Anti-Islam film sparks Egypt anger, fears of backlash
9/12/2012 6:50:01 PM -
CAIRO (AFP) - Egyptian authorities on Wednesday called for restraint in the face of outrage over a film deemed offensive to Islam that has raised fears of renewed sectarian tensions.
The government denounced the film as "offensive and immoral" and called on Egyptians to exercise restraint in their reactions amid fears among members of the Coptic Christian minority of reprisals.
"The film is offensive to the Prophet and immoral," the cabinet said in a statement read by Prime Minister Hisham Qandil.
"We call on the great people of Egypt to exercise restraint when expressing their anger," it said.
The cabinet said Tuesday's protests which saw demonstrators scale the walls of the US embassy in Cairo were "regrettable" and that it was Egypt's duty to protect all diplomatic missions.
The statement came in response to a film portraying the life of the Prophet Mohammed, which touches on themes of paedophilia and homosexuality, and that sparked a deadly attack in Libya that left Ambassador Chris Stevens and three other US officials dead.
Egyptian President Mohamed Morsi tasked the Egyptian embassy in Washington to "take all legal measure against the producers of the film that is offensive to Prophet Mohammed," the official MENA news agency said.
Authorities said that four people were arrested after breaching the wall of the US embassy, MENA reported, while officials said security had been stepped up around the US embassy in Cairo following the protests.
The film was produced by Israeli-American Sam Bacile, according to the Wall Street Journal, but Egyptian media say that some Egyptian Copts living in the US were involved in the production.
The Muslim Brotherhood, the country's largest and most organised political force, on whose ticket Morsi stood for election, called for nationwide protests Friday in response to the film.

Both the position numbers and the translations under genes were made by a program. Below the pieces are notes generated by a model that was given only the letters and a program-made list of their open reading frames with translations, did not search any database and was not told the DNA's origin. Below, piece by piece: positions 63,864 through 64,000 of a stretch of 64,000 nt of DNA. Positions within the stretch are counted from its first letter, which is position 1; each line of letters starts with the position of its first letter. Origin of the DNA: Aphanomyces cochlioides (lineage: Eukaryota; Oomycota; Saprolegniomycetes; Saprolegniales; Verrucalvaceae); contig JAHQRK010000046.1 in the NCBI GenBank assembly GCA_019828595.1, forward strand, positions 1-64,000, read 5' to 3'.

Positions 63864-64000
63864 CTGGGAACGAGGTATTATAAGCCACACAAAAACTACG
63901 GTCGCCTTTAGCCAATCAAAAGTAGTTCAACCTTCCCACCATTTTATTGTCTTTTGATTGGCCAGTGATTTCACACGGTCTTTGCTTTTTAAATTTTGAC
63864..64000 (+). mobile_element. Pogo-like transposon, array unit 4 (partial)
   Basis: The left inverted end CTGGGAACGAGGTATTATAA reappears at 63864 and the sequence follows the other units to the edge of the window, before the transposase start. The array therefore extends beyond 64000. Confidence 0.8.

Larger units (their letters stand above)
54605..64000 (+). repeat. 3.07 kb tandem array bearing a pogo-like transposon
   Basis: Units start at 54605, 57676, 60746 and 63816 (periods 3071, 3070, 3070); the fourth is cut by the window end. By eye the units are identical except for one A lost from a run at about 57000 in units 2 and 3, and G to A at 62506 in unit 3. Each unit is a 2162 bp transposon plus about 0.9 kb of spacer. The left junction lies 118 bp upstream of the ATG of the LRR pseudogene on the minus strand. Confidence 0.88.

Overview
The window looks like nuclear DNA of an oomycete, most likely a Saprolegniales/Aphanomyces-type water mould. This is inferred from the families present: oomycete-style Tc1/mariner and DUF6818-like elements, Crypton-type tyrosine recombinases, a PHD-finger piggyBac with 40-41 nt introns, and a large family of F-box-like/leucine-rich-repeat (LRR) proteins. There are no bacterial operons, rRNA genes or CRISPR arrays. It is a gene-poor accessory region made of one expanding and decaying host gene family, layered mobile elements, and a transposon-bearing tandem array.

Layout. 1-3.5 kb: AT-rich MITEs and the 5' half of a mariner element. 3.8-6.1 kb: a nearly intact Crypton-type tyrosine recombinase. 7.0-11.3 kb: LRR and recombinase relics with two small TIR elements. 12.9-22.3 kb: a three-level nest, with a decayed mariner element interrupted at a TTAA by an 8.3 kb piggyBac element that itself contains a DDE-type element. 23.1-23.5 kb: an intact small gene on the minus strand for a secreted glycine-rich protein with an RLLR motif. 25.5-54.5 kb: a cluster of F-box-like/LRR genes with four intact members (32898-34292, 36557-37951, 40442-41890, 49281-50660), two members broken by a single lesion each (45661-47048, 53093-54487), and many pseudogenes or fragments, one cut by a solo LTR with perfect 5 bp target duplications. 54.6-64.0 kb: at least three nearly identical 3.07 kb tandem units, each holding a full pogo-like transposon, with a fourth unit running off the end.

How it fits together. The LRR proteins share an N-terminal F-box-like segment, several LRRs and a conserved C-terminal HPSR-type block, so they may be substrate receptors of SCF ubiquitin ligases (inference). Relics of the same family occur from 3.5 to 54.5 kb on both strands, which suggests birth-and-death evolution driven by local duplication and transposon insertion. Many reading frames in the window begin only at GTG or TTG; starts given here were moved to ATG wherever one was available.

The Brotherhood calls "for peaceful protests on Friday outside all the main mosques in all of Egypt's provinces to denounce offences to religion and to the Prophet," the Brotherhood's Secretary General Mahmud Hussein said.
He urged all "national forces to join the protests."
The Brotherhood's political arm, the Freedom and Justice Party (FJP), strongly condemned the film which it described as "a racist crime and a failed attempt to provoke sectarian strife between the two elements of the nation -- Muslims and Christians."
The film, which depicts the Prophet Mohammed as promiscuous and talking about killing children, "goes far beyond all reasonable boundaries of the freedoms of opinion and expression," the party said.
"The FJP affirms that both elements of the Egyptian people -- Christians and Muslims -- have been and will always be united in the face of such despicable attempts that seek to foment conflict in this homeland, and to throw it in a deep abyss, a never-ending spiral of violence."
The production, and the reactions to it, are likely to put more pressure on Egypt's Christian community, which makes up about 10 percent of the country's 82-million population.
Copts, who regularly complain of discrimination and have been the target of numerous sectarian attacks, have been nervous since a popular uprising ousted president Hosni Mubarak early last year and brought Islamists to power.
"Yes, we are nervous," said Hany Rasmy of the Maspero Youth Union, a prominent group of Coptic activists.
"We have been nervous in fact since the Islamists came to power," he told AFP.
"The film is offensive, there is no question about it. Any religion being attacked needs solidarity.
"We have been subjected to offence, our religion and personally, for years. We know more than anyone what it means to have your religion offended," Ramses said.
He urged authorities to reassure the country's Christians and other minorities.
"The president has to reassure all minorities and all Egyptians that they will be protected, that their property and places of worship need to be respected," he said.